The soldier died after being hit by a sniper, reported Aljazeera. US forces are reported to have encircled Sa’da village near al-Qa’im city, west of Baghdad, and arrested seven Iraqis following the incident.
In another attack in the troubled region a US vehicle was reported ablaze with all its crew killed following an explosion at Al-Anbar University.
The three British soldiers were killed and another wounded in the southern city of Basra in an attack that also left at least four Iraqi civilians wounded.
The four British soldiers were travelling in a white civilian four-wheel drive vehicle, alongside a military Land Rover, when they came under fire.
“The driver was hit and lost control of the vehicle, hitting an Iraqi woman and two children. He then slammed into a building,” a witness said.
The attack in Basra is significant in that the mainly Shia city has so far been free of the kind of resistance attacks that have become a feature of Sunni regions.
Britain’s armed forces minister struck a defiant note in the first official response from London.
“Today’s attack will not deflect us from our determination to work with the vast majority of Iraqi people who want to build a secure and democratic future for the country,” said Adam Ingram.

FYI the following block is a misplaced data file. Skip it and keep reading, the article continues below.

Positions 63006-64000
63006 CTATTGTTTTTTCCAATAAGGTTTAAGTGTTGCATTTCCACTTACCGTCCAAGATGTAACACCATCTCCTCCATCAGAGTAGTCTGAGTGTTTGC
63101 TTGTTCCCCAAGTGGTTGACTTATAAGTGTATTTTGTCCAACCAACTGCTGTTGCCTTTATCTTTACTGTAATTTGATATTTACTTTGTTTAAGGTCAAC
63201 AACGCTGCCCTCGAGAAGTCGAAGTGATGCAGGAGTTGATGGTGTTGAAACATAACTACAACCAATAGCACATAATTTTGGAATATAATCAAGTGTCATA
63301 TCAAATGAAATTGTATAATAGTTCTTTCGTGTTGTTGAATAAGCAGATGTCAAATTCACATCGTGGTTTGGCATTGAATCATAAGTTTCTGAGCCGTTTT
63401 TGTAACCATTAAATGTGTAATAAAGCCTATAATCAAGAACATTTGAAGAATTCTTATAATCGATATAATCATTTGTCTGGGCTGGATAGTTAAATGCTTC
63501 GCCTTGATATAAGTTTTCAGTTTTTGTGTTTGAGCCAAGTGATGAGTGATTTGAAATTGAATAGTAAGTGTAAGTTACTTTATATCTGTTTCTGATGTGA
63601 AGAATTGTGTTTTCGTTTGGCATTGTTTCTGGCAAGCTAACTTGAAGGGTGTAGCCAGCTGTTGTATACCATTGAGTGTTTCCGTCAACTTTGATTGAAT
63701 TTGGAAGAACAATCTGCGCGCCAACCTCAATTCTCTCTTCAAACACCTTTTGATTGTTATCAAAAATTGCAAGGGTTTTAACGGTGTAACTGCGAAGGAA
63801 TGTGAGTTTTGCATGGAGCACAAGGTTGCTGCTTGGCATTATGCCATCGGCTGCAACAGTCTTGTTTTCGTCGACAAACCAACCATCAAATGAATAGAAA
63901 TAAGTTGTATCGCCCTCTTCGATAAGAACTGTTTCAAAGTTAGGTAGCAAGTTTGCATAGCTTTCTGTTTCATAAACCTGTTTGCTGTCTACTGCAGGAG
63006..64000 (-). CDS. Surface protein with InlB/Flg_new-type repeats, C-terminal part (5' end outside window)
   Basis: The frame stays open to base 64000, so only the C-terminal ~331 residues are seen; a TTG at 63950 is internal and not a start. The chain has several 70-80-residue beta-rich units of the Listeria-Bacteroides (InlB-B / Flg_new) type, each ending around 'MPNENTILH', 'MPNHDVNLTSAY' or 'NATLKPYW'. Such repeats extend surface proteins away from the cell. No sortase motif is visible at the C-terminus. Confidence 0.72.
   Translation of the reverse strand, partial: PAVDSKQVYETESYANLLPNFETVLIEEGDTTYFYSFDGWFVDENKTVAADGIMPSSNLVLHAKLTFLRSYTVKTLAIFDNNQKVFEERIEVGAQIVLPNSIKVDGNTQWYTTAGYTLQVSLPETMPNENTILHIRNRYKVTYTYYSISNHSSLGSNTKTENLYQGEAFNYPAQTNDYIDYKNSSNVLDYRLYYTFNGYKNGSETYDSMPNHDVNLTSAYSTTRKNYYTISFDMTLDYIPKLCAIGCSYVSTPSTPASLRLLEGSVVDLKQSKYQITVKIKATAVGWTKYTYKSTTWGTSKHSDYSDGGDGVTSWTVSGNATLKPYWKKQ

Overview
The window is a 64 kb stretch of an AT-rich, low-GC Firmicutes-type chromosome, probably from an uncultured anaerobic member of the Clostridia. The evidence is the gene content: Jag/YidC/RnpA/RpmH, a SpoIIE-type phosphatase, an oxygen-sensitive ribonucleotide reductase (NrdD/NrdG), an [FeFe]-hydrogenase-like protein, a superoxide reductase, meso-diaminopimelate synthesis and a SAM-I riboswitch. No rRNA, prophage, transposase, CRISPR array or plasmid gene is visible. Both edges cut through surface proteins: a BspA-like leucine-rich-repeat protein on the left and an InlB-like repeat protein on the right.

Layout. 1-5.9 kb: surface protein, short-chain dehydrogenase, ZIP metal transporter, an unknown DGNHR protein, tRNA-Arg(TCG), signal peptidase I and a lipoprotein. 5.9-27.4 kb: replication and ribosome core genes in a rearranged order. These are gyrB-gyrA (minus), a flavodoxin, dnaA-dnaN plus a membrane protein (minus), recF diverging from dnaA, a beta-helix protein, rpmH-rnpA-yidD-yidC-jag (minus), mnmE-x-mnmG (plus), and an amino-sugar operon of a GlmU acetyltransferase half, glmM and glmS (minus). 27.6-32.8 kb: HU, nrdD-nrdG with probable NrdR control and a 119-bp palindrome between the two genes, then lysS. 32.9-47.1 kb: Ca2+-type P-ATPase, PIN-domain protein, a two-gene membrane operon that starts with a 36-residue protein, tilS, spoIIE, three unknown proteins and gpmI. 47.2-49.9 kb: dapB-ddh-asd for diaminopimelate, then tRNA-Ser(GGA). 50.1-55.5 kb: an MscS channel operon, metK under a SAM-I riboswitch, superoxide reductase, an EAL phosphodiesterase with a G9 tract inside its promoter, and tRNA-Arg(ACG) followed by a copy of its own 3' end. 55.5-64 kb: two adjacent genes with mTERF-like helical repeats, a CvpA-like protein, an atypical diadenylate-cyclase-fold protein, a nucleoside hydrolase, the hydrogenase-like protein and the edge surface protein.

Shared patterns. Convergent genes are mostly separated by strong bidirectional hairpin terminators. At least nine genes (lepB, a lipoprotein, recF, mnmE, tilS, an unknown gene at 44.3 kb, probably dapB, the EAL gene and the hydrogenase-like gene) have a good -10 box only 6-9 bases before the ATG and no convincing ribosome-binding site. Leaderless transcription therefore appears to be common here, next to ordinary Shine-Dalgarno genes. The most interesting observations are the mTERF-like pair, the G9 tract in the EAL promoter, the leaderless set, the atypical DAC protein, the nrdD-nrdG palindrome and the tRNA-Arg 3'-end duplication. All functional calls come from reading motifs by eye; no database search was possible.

The deaths brought to 10 the number of British soldiers killed in Iraq since Washington declared major combat over on 1 May.
In the north, US forces came under fire south of Baaquba, an Aljazeera correspondent reported. US tanks and helicopters encircled the area at al-Faris airport after the mortar attack but there were immediate reports of casualties.
In the same region, US forces raided the house of Sheikh al-Shawi, chief of the Ubayd tribe in al-Hamra, 10km north of Tikrit. The troops made 15 arrests, Aljazeera reported.
UN staff returned to work at their
A member of the chieftain’s family said US forces had also confiscated several hundred dollars and some gold jewellery.
The arrests are the latest in a US crackdown in the north of the country.
The US Army’s 4th Infantry Division, operating north of Baghdad in Saddam Hussein’s homeland around Tikrit, have detained 35 people, including four suspects with links to the toppled government, over the last 24 hours, said Lieutenant Colonel Bill MacDonald.
UK evacuates, UN returns
Meanwhile, a large crowd gathered in al-Majar al-Kabir district in Amara province, southern Iraq, to protest against the arrest of 11 citizens by British forces, an Aljazeera correspondent reported.
Religious leaders from Hawza, the grassroots Shia Muslim organisation, have been negotiating with British forces in Najaf to get the prisoners released, and a member of Iraq’s governing council is heading to the area to intervene, our correspondent added.
In Baghdad, the British Foreign Office said diplomats and staff at its embassy had been evacuated after information was received about a possible attack.
But UN employees returned to work at their headquarters in the capital, as US Army engineers continued to search the rubble for survivors of Tuesday’s truck bombing.